I was too lazy to post yesterday, but tonight I worked up all the energy I had left after my bike rides and coffee-drinking and book-reading and talking, and made risotto. I love risotto to distraction. (In fact, today, I lost the thread of conversation at one point because I was thinking about risotto, then I pretended to be reading my book while actually I was planning this risotto, which btw, recipe below.)
Asparagus is almost gone, but I've got plenty of greens:
1 bunch red chard
1 bag spinach
3 heads baby red lettuce
1 bag (about 1/2 lb?) baby bok choy
1/2 lb. garlic scapes
1 lb. sugar snap peas
1 bunch baby carrots
2 lbs. green and yellow zucchini
1 lb. asparagus
1 qt. strawberries
Total spent: $48
The strawberries were much nicer than last week's - they are from my favorites, Terhune Orchards. Terhune was offering two varieties, a larger and a smaller (of course I've forgotten the names because apparently notepads haven't been invented yet), and I chose the latter, assuming they'd be sweeter. While the quart I have is uneven as far as taste, by and large they are lovely, sweet, fragrant little gems. Oh, how I love strawberries. Next weekend, for Katherine's birthday/housewarming, I'm planning to make strawberry shortcake, though I may have to incorporate rhubarb somehow. Or maybe I'll make two things. We'll see.
I have no idea how I'll use the garlic scapes, though they always have so much hype that I figured I would join their bandwagon late. And I bought the baby bok choy specifically for the stir-fry I made last night, but in classic Anna form, forgot to use it. Instead, we had a stir-fry of asparagus, sugar snap peas, and matchsticked carrots, which was very lovely but leaves me with unplanned bok choy. I think I'll have to make another stir-fry; it's too small to grill and there's not enough of it for a main dish.
This spinach and havarti risotto may be my favorite I've made yet, and being as though my photo assistant is out of town, I'll have leftovers all to myself for days. I sautéed some asparagus spears simply with a little olive oil and sea salt on the side, then when I plopped everything on the plate together, it was accidentally cute - like a little asparagus bow for my risotto face...or something. The raw-milk havarti is from the vendor at USG whose name I can't remember, but which always has a lot of good-looking tan vaguely-punk kids in their 20s working behind the counter, and lots of lactic acid-fermented pickles. It's great cheese! It has flavor dimensions regular havartis only dream of, while remaining quite a mild cheese. The shallot browned a little bit while I wasn't paying attention, but it ended up adding a really nice little bit of caramelized flavor to the risotto. I may do it on purpose next time.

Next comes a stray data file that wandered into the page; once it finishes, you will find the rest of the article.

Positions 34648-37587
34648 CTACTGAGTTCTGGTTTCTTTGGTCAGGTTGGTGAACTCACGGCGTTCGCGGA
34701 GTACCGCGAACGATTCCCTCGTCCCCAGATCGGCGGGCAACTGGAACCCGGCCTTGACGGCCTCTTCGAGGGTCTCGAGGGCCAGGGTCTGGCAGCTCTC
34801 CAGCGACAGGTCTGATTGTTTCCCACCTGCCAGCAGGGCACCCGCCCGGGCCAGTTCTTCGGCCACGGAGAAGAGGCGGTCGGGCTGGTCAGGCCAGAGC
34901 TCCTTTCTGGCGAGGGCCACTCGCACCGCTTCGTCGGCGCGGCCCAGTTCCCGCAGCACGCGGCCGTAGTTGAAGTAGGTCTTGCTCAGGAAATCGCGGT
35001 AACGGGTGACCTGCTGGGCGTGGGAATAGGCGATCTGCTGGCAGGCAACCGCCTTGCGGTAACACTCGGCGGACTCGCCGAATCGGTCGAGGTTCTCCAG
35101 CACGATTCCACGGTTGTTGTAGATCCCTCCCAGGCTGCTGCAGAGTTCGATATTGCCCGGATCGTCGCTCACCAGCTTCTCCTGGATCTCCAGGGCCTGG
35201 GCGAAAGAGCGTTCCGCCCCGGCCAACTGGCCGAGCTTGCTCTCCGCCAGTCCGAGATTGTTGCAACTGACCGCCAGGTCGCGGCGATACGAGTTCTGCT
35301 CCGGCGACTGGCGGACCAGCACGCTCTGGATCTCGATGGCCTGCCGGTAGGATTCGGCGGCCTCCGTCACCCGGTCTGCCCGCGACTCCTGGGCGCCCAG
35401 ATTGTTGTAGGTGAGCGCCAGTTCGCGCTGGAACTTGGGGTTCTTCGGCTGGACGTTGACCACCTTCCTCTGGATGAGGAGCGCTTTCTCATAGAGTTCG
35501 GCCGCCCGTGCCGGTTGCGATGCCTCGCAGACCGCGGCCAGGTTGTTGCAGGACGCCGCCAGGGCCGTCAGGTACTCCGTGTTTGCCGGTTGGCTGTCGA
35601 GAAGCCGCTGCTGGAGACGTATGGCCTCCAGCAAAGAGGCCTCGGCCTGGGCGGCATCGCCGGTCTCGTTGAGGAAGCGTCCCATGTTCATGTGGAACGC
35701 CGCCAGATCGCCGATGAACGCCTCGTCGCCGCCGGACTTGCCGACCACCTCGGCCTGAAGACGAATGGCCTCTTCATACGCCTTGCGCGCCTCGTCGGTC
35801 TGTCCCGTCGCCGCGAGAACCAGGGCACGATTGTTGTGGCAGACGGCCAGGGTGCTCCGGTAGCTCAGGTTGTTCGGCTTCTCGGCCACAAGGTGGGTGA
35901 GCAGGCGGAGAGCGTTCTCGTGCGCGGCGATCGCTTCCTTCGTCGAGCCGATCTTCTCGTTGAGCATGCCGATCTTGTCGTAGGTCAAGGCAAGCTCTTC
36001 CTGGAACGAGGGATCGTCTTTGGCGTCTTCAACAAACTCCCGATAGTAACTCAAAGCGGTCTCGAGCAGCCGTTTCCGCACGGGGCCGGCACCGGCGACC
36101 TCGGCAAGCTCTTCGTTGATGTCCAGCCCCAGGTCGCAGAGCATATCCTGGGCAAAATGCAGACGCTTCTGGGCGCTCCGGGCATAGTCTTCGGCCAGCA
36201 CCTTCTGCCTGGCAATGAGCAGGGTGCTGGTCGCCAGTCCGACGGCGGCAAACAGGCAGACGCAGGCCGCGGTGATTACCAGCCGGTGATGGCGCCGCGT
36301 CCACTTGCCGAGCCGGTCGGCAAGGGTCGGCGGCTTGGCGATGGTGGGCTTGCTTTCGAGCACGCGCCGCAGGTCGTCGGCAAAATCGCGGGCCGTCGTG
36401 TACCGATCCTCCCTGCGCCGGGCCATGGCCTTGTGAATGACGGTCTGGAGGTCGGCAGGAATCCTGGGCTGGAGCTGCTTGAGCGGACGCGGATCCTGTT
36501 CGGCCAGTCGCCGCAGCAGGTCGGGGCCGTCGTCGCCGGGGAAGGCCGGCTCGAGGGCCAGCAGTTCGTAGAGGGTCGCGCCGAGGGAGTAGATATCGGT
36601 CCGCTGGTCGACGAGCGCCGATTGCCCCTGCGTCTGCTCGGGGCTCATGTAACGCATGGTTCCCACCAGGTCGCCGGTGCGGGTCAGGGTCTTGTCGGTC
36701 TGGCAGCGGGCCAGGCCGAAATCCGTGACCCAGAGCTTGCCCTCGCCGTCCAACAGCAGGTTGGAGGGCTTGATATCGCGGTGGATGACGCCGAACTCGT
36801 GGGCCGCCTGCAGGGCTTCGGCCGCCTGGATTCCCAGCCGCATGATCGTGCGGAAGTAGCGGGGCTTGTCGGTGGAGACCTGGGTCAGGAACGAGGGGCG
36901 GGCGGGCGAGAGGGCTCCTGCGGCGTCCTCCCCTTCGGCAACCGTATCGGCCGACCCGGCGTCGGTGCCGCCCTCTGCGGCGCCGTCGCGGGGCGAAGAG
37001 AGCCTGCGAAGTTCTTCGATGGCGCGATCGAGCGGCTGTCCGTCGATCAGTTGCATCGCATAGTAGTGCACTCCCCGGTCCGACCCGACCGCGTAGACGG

Spinach and havarti risotto
2 shallots, cut into small dice (about 1/4 cup)
3 tbsp.-ish olive oil
3/4 cup Arborio rice (brown rice takes forever, trust me)
4 cups vegetable stock
lots of spinach, along the lines of 6 cups before it's cooked maybe, washed well, stems removed, and ripped into 2" or so pieces
3/4 cup grated havarti cheese
sea salt + fresh grated pepper to taste
Heat vegetable stock to a boil in a saucepan; turn down to a simmer. Heat olive oil over medium in a heavy-bottomed saucepan (small Dutch oven works great too, especially for showing off that you have a small Dutch oven), add shallots, and cook until completely softened. (Optional: get distracted reading a book so that a tiny amount of them brown a little bit.)
Add about one cup of stock and bring to a boil. Turn down to a simmer and cook, stirring frequently but not necessarily every single second, until almost all the stock is dissolved. Continue adding one cup of stock at a time until it's all gone and the rice is softened to desired consistency. (If you run out of stock, just add a little water - no need to open another container of stock just to splash in 1/2 cup or so.) Remove from heat, add cheese, salt, and pepper to taste, stir, and cover.
Set your vegetable steamer up in the pan you used for the stock; add water, and steam spinach until completely wilted, just a few minutes. Squeeze spinach with tongs, remove to cutting board, and chop; add spinach to risotto. Stir in about two tbsp. of delicious pasture-fed cultured butter and serve to yourself and two lucky friends along with some wonderful local asparagus. Or, if you are flying solo, eat as much as you want then let the rest cool before spooning it into two plastic containers, and you've got lunch sorted for the next two days! Lucky you.